As with other Imperial collections, there are several phases in the development of the Viennese Mineral Collection, which can ultimately be traced back to the art and curiosity paraphernalia of the Renaissance. The oldest known literature references to the oldest mineral samples in the Museum of Natural History of Vienna originate from the famous "Ambrasian Collection" of Archduke Ferdinand II, the Count of Tyrol. They are already mentioned in the original inventory put together one year before the death of the Archduke (PRIMISSER, 1819). Among others, there is mention of one of the best samples of stephanite from Joachimsthal in Bohemia, diverse argentite from the same location, several groups of cassiterite from Schlaggenwald, Bohemia, large quartz crystals from the Zillertal and Ahrntal, several gold and silver nuggets from "Peru" and the well-known pitch-cemented Colombian emerald samples and single crystals. They represent some of the scarce natural samples of specimens from this early collection.
Major portions of the Ambrasian Collection, also containing many minerals, were brought to Vienna in 1806 by the custodian Alois Primisser and were first displayed in the Lower Belvedere. A selection of the minerals was transferred to the k.k. Naturhistorisches Hof-Museum (Imperial and Royal Museum of Natural History). There followed the emerald, previously mentioned in 1881 by order of the office of the Obersthofmeister which was first brought back to Ambras in 1880.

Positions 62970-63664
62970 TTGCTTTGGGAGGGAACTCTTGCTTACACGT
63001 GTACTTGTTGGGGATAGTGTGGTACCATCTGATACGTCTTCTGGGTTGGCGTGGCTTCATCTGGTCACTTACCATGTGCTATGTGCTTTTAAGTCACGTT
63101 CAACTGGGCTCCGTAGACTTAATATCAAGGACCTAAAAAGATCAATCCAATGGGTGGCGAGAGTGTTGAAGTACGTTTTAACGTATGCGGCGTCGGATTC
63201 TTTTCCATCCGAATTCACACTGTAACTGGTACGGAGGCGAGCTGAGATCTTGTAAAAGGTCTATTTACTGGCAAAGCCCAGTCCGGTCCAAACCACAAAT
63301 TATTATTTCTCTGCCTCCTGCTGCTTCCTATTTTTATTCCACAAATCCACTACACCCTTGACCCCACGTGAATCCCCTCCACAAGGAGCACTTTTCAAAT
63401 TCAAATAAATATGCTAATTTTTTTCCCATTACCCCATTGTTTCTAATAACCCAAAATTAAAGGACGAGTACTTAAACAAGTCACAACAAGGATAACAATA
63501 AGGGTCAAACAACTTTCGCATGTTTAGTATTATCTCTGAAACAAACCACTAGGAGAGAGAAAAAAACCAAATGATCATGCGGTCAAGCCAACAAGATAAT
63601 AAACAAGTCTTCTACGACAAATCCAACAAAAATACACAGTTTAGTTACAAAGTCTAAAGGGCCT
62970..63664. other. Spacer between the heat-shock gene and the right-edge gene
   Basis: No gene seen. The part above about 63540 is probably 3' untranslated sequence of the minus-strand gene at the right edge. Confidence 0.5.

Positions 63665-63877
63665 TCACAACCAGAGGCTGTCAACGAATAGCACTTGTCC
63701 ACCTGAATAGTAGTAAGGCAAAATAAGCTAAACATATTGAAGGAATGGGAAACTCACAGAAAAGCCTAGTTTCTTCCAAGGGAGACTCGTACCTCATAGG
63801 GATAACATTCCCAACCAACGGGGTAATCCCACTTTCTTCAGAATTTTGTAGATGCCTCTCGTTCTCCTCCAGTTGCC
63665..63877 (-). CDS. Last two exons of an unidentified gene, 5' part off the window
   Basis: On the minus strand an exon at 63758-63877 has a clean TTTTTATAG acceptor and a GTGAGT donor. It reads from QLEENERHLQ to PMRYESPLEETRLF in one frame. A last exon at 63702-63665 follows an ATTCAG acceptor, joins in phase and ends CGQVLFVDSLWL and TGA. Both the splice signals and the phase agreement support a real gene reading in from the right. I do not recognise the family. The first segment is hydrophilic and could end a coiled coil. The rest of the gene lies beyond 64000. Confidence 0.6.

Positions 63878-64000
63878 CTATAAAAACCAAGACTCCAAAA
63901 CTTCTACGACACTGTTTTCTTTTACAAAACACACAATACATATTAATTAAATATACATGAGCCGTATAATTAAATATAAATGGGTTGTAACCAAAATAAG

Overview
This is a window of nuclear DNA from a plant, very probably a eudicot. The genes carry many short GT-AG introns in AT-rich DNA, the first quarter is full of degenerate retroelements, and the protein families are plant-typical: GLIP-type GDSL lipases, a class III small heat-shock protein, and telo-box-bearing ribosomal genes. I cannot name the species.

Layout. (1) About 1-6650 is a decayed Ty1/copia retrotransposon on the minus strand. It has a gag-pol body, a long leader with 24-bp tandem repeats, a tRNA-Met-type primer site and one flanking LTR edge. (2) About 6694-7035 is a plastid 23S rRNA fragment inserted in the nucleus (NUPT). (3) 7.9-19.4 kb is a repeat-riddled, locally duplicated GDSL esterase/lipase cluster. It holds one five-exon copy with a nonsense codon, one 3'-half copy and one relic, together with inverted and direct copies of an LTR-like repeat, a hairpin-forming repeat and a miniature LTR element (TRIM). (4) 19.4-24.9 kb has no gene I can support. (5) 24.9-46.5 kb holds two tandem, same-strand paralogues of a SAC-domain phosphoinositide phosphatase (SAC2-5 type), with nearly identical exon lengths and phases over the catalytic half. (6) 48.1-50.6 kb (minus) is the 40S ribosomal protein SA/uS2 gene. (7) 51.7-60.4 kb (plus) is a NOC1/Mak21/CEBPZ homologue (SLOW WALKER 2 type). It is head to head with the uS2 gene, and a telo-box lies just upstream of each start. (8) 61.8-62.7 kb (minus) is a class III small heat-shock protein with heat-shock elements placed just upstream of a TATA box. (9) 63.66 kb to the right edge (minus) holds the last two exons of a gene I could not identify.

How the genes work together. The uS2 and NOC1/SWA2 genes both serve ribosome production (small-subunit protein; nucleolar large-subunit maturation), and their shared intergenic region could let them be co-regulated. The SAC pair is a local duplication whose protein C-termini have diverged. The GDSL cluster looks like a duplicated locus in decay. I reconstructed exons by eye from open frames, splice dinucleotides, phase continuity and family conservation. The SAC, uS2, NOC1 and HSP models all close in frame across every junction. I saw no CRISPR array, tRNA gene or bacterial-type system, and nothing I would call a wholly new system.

A few "Naturalien" (natural objects) were kept in the Imperial Library in Vienna in the collection of rarities (known at various times as either the art or the treasure chamber) which were then included in the newly founded (Imperial) private collection of Emperor Franz I (i. e., Franz Stephan of Lorraine). Abbé STÜTZ (1807) noted that "Alles, was von diesem Fache bey uns zu finden war, bestand in einigen Klumpen Silber und Gold aus Amerika, wahrscheinlich Geschenke der Könige von Spanien aus dem Hause Habsburg, in dem berühmten, 34 Lothe wiegenden Opale, und einigen wenigen unbedeutenden Mineralien, welche alle mit den verschiedenen Kunstarbeiten aus Bergkrystall, Achat, Jaspis und Elfenbein in der k.k. Schatzkammer aufbewahret wurden" (All that could be found on these matters, consisted of several lumps of silver and gold from America, probably presents from the Kings of Spain to the House of Habsburg, among them the opal weighing 34 Lothe and some insignificant minerals, which were all kept along with quartz crystals, agate, jasper and ivory in the Imperial and Royal Treasure Chamber; STÜTZ, 1807, p 11/12).
Worthy of note are the "lumps of silver and gold from America", which similar to other Imperial collections - even though mainly for reasons of curiosity and presumably as an urge for sensationalism - were collected as geological objects in the major European museums.